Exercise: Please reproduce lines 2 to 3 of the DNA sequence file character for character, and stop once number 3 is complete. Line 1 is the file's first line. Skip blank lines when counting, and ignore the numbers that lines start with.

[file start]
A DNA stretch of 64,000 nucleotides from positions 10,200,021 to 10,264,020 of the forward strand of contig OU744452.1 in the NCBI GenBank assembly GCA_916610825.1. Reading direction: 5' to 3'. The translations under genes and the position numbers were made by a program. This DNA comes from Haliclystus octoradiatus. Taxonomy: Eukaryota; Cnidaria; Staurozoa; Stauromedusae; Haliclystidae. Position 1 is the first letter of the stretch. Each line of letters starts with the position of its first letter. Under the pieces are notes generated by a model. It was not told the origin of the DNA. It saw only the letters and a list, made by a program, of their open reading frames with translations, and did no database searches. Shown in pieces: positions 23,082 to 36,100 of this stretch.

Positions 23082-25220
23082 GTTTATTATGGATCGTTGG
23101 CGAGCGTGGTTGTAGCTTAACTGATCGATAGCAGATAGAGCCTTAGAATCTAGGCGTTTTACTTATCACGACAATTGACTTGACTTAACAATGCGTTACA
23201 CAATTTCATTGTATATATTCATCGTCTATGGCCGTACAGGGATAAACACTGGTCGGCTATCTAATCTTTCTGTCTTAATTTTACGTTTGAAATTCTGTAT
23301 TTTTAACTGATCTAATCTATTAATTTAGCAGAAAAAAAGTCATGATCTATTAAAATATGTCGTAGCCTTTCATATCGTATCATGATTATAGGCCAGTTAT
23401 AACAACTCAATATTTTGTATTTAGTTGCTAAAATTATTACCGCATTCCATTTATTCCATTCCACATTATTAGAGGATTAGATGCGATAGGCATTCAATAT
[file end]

Positions 23082-25220
23082 GTTTATTATGGATCGTTGG